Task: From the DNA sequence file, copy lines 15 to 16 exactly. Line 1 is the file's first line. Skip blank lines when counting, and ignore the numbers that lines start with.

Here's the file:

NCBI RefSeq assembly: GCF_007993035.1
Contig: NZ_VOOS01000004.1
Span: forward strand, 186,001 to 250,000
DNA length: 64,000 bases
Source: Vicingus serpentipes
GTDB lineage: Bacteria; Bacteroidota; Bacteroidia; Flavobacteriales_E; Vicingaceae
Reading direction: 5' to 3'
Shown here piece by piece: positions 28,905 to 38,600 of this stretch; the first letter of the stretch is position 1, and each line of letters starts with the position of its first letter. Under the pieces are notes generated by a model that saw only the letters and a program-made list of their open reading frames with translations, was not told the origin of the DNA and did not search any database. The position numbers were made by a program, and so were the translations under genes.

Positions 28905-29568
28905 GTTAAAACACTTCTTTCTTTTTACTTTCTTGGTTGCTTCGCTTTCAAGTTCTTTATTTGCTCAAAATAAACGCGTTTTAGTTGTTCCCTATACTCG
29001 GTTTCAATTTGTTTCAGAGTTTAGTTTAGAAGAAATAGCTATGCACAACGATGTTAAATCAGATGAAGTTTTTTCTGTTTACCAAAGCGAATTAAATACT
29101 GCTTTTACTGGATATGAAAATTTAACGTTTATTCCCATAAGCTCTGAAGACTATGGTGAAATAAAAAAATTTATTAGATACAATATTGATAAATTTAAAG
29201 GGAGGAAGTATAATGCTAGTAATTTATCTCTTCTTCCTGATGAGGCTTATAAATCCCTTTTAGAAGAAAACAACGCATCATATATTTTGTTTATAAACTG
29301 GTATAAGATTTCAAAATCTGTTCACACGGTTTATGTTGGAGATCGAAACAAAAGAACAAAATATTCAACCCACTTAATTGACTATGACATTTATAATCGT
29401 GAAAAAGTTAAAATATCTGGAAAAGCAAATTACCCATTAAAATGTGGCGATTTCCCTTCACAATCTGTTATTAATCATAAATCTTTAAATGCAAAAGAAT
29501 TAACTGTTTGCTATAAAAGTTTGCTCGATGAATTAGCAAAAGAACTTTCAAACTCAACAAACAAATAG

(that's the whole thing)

29401 GAAAAAGTTAAAATATCTGGAAAAGCAAATTACCCATTAAAATGTGGCGATTTCCCTTCACAATCTGTTATTAATCATAAATCTTTAAATGCAAAAGAAT
29501 TAACTGTTTGCTATAAAAGTTTGCTCGATGAATTAGCAAAAGAACTTTCAAACTCAACAAACAAATAG